Jennifer Buchanan O’Neill Vice President and Managing Assistant General Counsel, Product Development Fundamentals of Open ...
Notices and Disclaimers <ul><li>Copyright © 2010 Jennifer Buchanan O’Neill.  All rights reserved. Apache is a trademark of...
Agenda <ul><li>The meaning of “open source” </li></ul><ul><li>Key issues common to most open source licenses </li></ul><ul...
What Is Open Source Code? <ul><li>“ Source code” is human-readable instructions for the software program </li></ul><ul><li...
The Urban Legends of Open Source <ul><li>Open source code is  not  public domain </li></ul><ul><li>Open source is  not  fr...
The Urban Legends of Open Source (cont.) <ul><li>Open source licenses are  enforceable </li></ul><ul><ul><li>First major a...
Key Issues in Open Source Licensing <ul><ul><ul><li>Requirement to make source code publicly available </li></ul></ul></ul...
Common Open Source Licenses <ul><li>Commercially Friendly Licenses </li></ul><ul><ul><li>Berkeley Software Distribution (B...
Common Open Source Licenses <ul><li>Weak Copyleft Licenses </li></ul><ul><ul><li>Eclipse Public License </li></ul></ul><ul...
Common Open Source Licenses <ul><li>Copyleft Licenses </li></ul><ul><ul><li>GNU Lesser General Public License (LGPL) </li>...
Questions? <ul><li>About CA </li></ul><ul><li>CA (NASDAQ: CA), the world's leading independent IT management software comp...
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Fundamentals of Open Source Licensing

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The meaning of “open source”; key issues common to most open source licenses; overview of the major open source licenses and and their impact in a corporate environment; potential risks associated with noncompliance

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  • CA (NASDAQ: CA), the world&apos;s leading independent IT management software company, helps customers optimize IT for better business results. CA&apos;s Enterprise IT Management solutions for mainframe and distributed computing enable Lean IT—empowering organizations to more effectively govern, manage and secure their IT operations.    Founded in 1976, CA today is a global company with headquarters in the United States and 150 offices in more than 45 countries. CA serves more than 99% of Fortune 1000® companies, as well as government entities, educational institutions and thousands of other companies in diverse industries worldwide.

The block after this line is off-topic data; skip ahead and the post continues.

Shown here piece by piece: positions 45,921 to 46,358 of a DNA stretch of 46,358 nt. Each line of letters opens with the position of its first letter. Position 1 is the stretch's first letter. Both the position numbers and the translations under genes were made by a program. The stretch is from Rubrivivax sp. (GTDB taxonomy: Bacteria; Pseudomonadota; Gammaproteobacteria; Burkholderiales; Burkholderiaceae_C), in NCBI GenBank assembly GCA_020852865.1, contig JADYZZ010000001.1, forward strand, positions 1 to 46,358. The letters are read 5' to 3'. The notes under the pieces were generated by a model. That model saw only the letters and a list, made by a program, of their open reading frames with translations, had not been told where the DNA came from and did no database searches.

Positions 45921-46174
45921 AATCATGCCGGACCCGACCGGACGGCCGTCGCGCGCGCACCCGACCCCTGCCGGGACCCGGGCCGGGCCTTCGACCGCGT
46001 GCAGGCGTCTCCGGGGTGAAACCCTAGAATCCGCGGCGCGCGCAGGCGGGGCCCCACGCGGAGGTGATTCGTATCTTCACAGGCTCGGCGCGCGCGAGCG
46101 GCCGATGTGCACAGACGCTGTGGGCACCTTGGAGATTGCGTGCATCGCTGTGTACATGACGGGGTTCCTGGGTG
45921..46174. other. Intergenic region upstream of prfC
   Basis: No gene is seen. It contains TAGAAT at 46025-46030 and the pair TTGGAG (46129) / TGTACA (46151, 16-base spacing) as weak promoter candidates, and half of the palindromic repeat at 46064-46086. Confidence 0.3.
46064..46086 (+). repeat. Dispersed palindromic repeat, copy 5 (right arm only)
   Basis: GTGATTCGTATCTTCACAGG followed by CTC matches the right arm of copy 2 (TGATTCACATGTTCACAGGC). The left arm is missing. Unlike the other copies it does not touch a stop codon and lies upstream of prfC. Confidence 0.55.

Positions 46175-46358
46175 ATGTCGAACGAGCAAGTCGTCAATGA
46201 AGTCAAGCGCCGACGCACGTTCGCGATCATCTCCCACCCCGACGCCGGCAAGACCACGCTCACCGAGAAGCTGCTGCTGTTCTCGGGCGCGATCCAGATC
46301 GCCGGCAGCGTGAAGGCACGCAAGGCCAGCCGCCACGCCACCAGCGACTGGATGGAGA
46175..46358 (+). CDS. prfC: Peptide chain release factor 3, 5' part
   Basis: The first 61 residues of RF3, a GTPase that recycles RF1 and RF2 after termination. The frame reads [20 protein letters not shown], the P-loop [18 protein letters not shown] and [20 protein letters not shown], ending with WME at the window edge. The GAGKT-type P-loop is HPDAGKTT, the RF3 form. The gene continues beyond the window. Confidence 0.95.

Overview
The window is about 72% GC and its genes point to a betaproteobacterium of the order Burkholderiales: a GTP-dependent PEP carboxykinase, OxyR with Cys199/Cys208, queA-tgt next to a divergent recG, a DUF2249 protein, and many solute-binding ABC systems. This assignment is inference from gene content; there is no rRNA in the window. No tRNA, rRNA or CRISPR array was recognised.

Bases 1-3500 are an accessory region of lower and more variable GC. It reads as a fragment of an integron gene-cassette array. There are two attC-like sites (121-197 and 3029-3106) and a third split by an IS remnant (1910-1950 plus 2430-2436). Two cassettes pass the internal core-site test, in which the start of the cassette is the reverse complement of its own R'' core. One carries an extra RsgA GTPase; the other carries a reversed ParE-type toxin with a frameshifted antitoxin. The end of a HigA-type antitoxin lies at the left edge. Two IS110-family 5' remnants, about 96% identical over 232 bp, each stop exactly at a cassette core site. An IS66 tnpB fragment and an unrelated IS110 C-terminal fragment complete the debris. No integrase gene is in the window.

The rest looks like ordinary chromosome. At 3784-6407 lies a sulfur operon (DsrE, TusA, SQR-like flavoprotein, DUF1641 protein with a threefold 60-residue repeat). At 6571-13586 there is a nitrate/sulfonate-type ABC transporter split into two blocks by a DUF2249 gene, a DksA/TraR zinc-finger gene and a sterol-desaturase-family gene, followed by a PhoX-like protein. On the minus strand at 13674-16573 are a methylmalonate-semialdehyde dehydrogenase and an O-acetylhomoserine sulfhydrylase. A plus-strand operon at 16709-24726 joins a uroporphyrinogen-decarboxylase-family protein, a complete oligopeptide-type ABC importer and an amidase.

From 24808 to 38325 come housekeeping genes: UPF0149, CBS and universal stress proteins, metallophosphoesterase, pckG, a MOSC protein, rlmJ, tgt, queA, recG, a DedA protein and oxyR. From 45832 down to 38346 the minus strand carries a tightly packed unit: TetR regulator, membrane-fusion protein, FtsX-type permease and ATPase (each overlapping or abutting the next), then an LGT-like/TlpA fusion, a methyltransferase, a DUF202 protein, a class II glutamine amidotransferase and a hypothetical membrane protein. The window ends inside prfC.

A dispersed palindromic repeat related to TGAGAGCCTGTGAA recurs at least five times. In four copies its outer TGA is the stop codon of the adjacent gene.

• Jennifer Buchanan O’Neill is Vice President and Managing Assistant General Counsel at CA, Inc., where she leads the Product Development practice group and provides legal counsel on inbound and outbound technology licensing, product development and marketing, mergers and acquisitions, product-related litigation, and regulatory compliance. Ms. O’Neill previously served as Senior Counsel of Intellectual Property and Strategic Sourcing for CIGNA and as in-house counsel for a number of divisions of IBM Corporation.  Prior to her employment by IBM, she served as Deputy Assistant General Counsel of Finance and Operations for the United States Environmental Protection Agency, where her duties included negotiating the agency’s cooperative research and development agreements, copyright and publication contracts, and other licensing arrangements.  Ms. O’Neill clerked at the United States Court of Appeals for the Federal Circuit and the Fourth Judicial Circuit of Virginia.  She has a strong interest in open source licensing and has worked closely with that community in the establishment of best practices for the contribution, licensing and maintenance of code. She graduated from Duke Law School in 1993 and received a B.A. in political science and philosophy from Grove City College in 1990.
  • Fundamentals of Open Source Licensing

    1. 1. Jennifer Buchanan O’Neill Vice President and Managing Assistant General Counsel, Product Development Fundamentals of Open Source Licensing May 7, 2010 AIPLA Spring Meeting
    2. 2. Notices and Disclaimers <ul><li>Copyright © 2010 Jennifer Buchanan O’Neill. All rights reserved. Apache is a trademark of The Apache Software Foundation. All trademarks, trade names, service marks and logos referenced herein belong to their respective companies. </li></ul><ul><li>The statements and opinions expressed herein are those of the author and are not necessarily those of CA, Inc. (“CA”). </li></ul><ul><li>To the extent permitted by applicable law, the content of this presentation is provided “AS IS” without warranty of any kind. In no event will the author or CA be liable for any loss or damage, direct or indirect, arising from or related to the use of this information, including, without limitation, lost profits, lost investment, business interruption, goodwill or lost data, even if expressly advised in advance of the possibility of such damages.   Neither the content herein nor any software product referenced serves as a substitute for your compliance with any laws (including but not limited to any act, statute, regulation, rule, directive, standard, policy, administrative order, executive order, and so on (collectively, “Laws”)  referenced herein or otherwise. You should consult with competent legal counsel regarding any such Laws. </li></ul>CA CONFIDENTIAL -- PREPARED IN ANTICIPATION OF LITIGATION